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Vitamin D deficiency is associated with metabolic syndrome in postmenopausal women.
Maturitas. 2018 Jan; 107:97-102.M

Abstract

OBJECTIVE

To evaluate the association between vitamin D (VD) deficiency and risk factors for metabolic syndrome (MetS) in postmenopausal women.

STUDY DESIGN

Observational, cross-sectional cohort study.

MAIN OUTCOME MEASURES

In this study, 463 women, aged 45-75 years, with amenorrhea >12months, without VD supplementation or established cardiovascular disease were included. Clinical and anthropometric data were collected. Biochemical parameters, including total cholesterol (TC), HDL, LDL, triglycerides, glucose, insulin and 25-hydroxyvitamin-D [25(OH)D] were measured. Women meeting three or more of the following criteria were diagnosed with MetS: waist circumference >88cm, triglycerides ≥150mg/dL, HDL <50mg/dL, blood pressure ≥130/85mmHg and glucose ≥100mg/dL. Serum 25(OH)D levels were classified as sufficient (≥30ng/mL), insufficient (20-29ng/mL) or deficient (<20ng/mL). ANOVA, chi-square test and logistic regression (odds ratio, OR) were used for statistical analysis.

RESULTS

Serum 25(OH)D levels were sufficient in 148 women (32.0%), insufficient in 151 (32.6%) and deficient in 164 (35.4%). Women with low 25(OH)D levels had higher TC, triglycerides, insulin and HOMA-IR levels (p<0.05). MetS was detected in 57.8% (182/315) of women with hypovitaminosis D (insufficient and deficient) and in 39.8% (59/148) of those with sufficient VD​​ (p=0.003). In a multivariate logistic regression analysis, a low 25(OH)D level (<30ng/mL) was significantly associated with MetS (OR1.90, 95%CI=1.26-2.85), high triglyceride levels (OR1.55, 95%CI=1.13-2.35), and low HDL levels (OR1.60, 95%CI=1.19-2.40) (p<0.05) compared with women with sufficient 25(OH)D levels, after adjusting for age, time since menopause, body mass index, smoking and physical exercise. The mean concentration of 25(OH)D decreased with increasing numbers of MetS components (p=0.016).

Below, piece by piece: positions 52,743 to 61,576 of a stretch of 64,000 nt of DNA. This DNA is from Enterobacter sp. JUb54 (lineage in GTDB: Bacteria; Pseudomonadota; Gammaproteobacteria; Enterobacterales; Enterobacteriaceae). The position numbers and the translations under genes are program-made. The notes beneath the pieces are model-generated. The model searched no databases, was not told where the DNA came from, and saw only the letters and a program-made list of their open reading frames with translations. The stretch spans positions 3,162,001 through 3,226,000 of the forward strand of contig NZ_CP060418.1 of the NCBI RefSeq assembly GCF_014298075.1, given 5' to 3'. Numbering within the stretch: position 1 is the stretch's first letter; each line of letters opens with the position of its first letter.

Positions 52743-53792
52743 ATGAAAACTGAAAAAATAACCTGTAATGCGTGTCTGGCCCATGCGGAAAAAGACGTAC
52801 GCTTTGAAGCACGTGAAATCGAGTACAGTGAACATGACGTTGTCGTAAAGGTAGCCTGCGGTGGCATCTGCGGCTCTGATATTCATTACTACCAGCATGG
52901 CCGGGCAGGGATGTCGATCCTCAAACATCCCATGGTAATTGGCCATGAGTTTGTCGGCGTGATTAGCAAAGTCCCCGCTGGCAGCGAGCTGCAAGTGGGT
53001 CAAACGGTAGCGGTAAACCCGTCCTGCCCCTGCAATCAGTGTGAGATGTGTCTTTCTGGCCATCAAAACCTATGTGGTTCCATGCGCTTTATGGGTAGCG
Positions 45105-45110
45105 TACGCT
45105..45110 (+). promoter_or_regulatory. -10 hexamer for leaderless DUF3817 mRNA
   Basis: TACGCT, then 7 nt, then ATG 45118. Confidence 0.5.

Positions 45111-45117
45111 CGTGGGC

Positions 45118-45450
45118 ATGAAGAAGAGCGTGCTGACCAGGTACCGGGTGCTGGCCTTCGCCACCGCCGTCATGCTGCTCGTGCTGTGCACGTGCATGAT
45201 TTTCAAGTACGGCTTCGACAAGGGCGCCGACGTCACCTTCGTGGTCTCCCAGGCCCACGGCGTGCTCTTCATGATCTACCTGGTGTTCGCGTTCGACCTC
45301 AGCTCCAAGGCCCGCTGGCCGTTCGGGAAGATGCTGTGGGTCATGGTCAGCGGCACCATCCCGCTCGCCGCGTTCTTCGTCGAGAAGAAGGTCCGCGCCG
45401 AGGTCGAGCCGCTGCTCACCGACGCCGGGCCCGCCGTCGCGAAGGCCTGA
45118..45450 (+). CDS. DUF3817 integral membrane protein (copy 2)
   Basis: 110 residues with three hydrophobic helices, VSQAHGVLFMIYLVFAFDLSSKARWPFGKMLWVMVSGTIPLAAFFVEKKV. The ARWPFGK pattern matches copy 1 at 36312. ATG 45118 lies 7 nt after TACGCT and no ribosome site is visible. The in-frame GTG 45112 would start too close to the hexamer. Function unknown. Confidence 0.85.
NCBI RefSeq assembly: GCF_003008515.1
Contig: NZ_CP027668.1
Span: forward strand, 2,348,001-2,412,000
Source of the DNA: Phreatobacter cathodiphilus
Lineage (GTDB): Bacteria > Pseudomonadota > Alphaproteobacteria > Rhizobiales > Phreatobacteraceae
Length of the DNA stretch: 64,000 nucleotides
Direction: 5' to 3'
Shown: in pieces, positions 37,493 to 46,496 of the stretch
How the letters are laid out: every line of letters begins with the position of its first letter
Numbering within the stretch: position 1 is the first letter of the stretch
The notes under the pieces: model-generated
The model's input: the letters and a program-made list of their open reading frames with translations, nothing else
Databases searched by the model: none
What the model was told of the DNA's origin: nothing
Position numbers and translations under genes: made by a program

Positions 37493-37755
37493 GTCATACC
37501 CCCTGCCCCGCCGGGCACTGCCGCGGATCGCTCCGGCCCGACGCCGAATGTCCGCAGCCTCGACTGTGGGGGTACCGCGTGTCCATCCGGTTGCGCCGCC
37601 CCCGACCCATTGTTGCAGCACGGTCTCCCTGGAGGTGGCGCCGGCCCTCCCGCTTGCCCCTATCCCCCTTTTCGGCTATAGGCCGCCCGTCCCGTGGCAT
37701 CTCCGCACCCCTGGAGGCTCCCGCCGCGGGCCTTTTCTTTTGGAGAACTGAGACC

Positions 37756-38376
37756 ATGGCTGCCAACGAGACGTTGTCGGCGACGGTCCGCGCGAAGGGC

CONCLUSIONS

VD deficiency in postmenopausal women was associated with a higher prevalence of MetS. Women with VD deficiency had a higher risk of MetS, hypertriglyceridemia and low HDL than those with adequate levels.

Authors+Show Affiliations

Department of Gynecology and Obstetrics, Botucatu Medical School, Sao Paulo State University - UNESP, Sao Paulo, Brazil.Department of Gynecology and Obstetrics, Botucatu Medical School, Sao Paulo State University - UNESP, Sao Paulo, Brazil.Department of Gynecology and Obstetrics, Botucatu Medical School, Sao Paulo State University - UNESP, Sao Paulo, Brazil.Department of Gynecology and Obstetrics, Botucatu Medical School, Sao Paulo State University - UNESP, Sao Paulo, Brazil.Department of Gynecology and Obstetrics, Botucatu Medical School, Sao Paulo State University - UNESP, Sao Paulo, Brazil.Department of Gynecology and Obstetrics, Botucatu Medical School, Sao Paulo State University - UNESP, Sao Paulo, Brazil. Electronic address: epetri@fmb.unesp.br.

Pub Type(s)

Journal Article

Language

eng

PubMed ID

29169589

Citation

Schmitt, Eneida Boteon, et al. "Vitamin D Deficiency Is Associated With Metabolic Syndrome in Postmenopausal Women." Maturitas, vol. 107, 2018, pp. 97-102.
Schmitt EB, Nahas-Neto J, Bueloni-Dias F, et al. Vitamin D deficiency is associated with metabolic syndrome in postmenopausal women. Maturitas. 2018;107:97-102.